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      Why and how to include parents in the treatment of adolescents presenting Internet gaming disorder?

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          Background and aims

          Clinicians and researchers are increasingly interested in investigating excessive use of video gaming recently named Internet gaming disorder (IGD). As is the case with extensively researched adolescent problem behaviors such as substance use disorder, several studies associate IGD with the young person’s family environment and the parent–adolescent relationship in particular. Evidence-based treatments for a range of adolescent clinical problems including behavioral addictions demonstrate efficacy, the capacity for transdiagnostic adaptation, and lasting impact. However, less attention has been paid to developing and testing science-based interventions for IGD, and at present most tested interventions for IGD have been individual treatments (cognitive behavioral therapy).


          This article presents the rationale for a systemic conceptualization of IGD and a therapeutic approach that targets multiple units or subsystems. The IGD treatment program is based on the science-supported multidimensional family therapy approach (MDFT). Following treatment development work, the MDFT approach has been adapted for IGD.


          The article discusses recurring individual and family-based clinical themes and therapeutic responses in the MDFT-IGD clinical model, which tailors interventions for individuals and subsystems within the young person’s family.

          Discussion and conclusions

          Basic science developmental research can inform conceptualization of IGD and a systemic logic model of intervention and change. This paper aims to expand treatment theorizing and intervention approaches for practitioners working with frequently life-altering behaviors of excessive Internet gaming. We operationalize this aim by addressing the question of why and how parents should be involved in youth IGD treatment.

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          Most cited references 140

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          We Know Some Things: Parent-Adolescent Relationships in Retrospect and Prospect

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            Relation of the therapeutic alliance with outcome and other variables: A meta-analytic review.

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              The adolescent brain.

              Adolescence is a developmental period characterized by suboptimal decisions and actions that give rise to an increased incidence of unintentional injuries and violence, alcohol and drug abuse, unintended pregnancy and sexually transmitted diseases. Traditional neurobiological and cognitive explanations for adolescent behavior have failed to account for the nonlinear changes in behavior observed during adolescence, relative to childhood and adulthood. This review provides a biologically plausible conceptualization of the neural mechanisms underlying these nonlinear changes in behavior, as a heightened responsiveness to incentives while impulse control is still relatively immature during this period. Recent human imaging and animal studies provide a biological basis for this view, suggesting differential development of limbic reward systems relative to top-down control systems during adolescence relative to childhood and adulthood. This developmental pattern may be exacerbated in those adolescents with a predisposition toward risk-taking, increasing the risk for poor outcomes.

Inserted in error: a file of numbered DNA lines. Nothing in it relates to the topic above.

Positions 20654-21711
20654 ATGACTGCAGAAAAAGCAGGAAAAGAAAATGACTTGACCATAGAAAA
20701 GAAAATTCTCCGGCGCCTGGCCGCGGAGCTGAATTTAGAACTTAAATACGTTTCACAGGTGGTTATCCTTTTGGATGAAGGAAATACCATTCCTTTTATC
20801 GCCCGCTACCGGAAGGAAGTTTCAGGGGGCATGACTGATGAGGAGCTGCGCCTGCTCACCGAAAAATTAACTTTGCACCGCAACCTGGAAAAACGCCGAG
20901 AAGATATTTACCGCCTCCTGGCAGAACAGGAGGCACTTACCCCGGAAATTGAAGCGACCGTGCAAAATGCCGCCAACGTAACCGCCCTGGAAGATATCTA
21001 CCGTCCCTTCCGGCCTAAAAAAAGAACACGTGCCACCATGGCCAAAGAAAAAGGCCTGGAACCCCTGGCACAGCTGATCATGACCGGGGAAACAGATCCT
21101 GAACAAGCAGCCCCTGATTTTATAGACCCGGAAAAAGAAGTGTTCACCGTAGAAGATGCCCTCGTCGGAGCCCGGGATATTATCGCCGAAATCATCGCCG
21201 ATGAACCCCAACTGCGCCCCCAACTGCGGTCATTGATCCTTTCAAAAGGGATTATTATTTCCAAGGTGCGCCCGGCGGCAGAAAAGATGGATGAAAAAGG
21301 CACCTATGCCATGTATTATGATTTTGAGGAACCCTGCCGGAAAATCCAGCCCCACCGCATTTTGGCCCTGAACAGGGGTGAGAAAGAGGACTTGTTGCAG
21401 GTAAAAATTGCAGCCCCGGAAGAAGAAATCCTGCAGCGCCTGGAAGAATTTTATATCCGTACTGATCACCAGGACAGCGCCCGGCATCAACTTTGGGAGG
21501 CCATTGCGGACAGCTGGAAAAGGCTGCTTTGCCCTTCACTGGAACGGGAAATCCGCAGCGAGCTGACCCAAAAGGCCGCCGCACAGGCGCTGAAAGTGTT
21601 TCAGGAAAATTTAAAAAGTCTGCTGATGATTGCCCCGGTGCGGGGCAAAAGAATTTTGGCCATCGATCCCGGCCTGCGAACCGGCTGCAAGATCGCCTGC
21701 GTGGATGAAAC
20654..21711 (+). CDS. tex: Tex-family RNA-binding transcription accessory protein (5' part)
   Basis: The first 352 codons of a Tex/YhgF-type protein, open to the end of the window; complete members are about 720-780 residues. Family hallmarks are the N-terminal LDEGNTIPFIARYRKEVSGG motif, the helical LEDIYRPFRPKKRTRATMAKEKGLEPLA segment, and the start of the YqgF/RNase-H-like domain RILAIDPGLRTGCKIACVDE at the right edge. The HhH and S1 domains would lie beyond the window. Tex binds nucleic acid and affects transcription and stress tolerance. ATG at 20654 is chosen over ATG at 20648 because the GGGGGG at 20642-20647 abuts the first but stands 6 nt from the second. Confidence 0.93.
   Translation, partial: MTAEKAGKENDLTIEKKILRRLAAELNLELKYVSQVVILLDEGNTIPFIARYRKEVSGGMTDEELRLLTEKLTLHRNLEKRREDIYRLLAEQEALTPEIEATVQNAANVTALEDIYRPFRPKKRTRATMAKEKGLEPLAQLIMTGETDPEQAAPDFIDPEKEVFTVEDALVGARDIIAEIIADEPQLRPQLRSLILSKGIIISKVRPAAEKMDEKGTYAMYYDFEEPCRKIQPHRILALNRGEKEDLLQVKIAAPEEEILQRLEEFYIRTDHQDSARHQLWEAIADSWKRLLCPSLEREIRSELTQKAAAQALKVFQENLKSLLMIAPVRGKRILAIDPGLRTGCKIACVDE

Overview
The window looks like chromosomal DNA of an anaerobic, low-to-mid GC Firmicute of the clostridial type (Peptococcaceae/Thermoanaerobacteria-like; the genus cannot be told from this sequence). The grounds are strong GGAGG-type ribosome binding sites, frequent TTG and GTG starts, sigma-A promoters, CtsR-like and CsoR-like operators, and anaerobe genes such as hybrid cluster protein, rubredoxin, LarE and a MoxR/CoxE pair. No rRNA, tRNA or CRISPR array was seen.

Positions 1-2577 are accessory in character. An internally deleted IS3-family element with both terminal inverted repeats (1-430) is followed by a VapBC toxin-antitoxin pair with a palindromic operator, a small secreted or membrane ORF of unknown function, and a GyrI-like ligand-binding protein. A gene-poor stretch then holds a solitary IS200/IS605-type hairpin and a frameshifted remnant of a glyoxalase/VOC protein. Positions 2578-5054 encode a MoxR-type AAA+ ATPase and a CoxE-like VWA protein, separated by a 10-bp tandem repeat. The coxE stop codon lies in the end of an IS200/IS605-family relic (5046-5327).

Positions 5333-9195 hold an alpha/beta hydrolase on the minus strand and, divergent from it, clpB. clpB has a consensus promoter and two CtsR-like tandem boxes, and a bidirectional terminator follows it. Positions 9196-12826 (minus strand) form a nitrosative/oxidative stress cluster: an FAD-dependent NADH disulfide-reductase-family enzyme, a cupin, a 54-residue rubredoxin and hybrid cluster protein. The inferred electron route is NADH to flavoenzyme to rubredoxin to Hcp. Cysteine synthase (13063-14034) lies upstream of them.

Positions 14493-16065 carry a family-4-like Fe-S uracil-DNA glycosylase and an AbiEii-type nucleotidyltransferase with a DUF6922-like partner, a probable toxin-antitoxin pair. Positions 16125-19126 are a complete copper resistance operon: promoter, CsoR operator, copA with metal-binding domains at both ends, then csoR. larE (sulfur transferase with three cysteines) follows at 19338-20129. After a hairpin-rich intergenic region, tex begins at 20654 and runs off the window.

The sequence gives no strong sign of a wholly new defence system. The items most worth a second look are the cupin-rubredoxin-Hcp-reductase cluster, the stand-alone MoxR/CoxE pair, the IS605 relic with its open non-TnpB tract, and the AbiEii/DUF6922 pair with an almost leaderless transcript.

Author and article information

                J Behav Addict
                J Behav Addict
                Journal of Behavioral Addictions
                Akadémiai Kiadó (Budapest )
                31 May 2019
                June 2019
                : 8
                : 2
                : 201-212
                [1 ]Université de Paris, LPPS , F-92100 Boulogne-Billancourt, France
                [2 ]Centre Pierre Nicole, Consultation Jeunes Consommateurs, Croix-Rouge Française , Paris, France
                [3 ]Miller School of Medicine, University of Miami , Coral Gables, FL, USA
                [4 ]Clinique Dupré, Fondation Santé des étudiants de France, Sceaux, Hauts de Seine, France
                [5 ]Centre Phénix Mail, Fondation Phénix , Geneva, Switzerland
                [6 ]Unité Inserm CESP U1018 , Paris 5, France
                Author notes
                [* ]Corresponding author: Céline Bonnaire; Université de Paris, LPPS, F-92100 Boulogne-Billancourt, France; Phone: +33 1 76 53 29 52; E-mail: celine.bonnaire@
                © 2019 The Author(s)

                This is an open-access article distributed under the terms of the Creative Commons Attribution-NonCommercial 4.0 International License, which permits unrestricted use, distribution, and reproduction in any medium for non-commercial purposes, provided the original author and source are credited, a link to the CC License is provided, and changes – if any – are indicated.

                Page count
                Figures: 0, Tables: 0, Equations: 0, References: 135, Pages: 12
                Funding sources: None.
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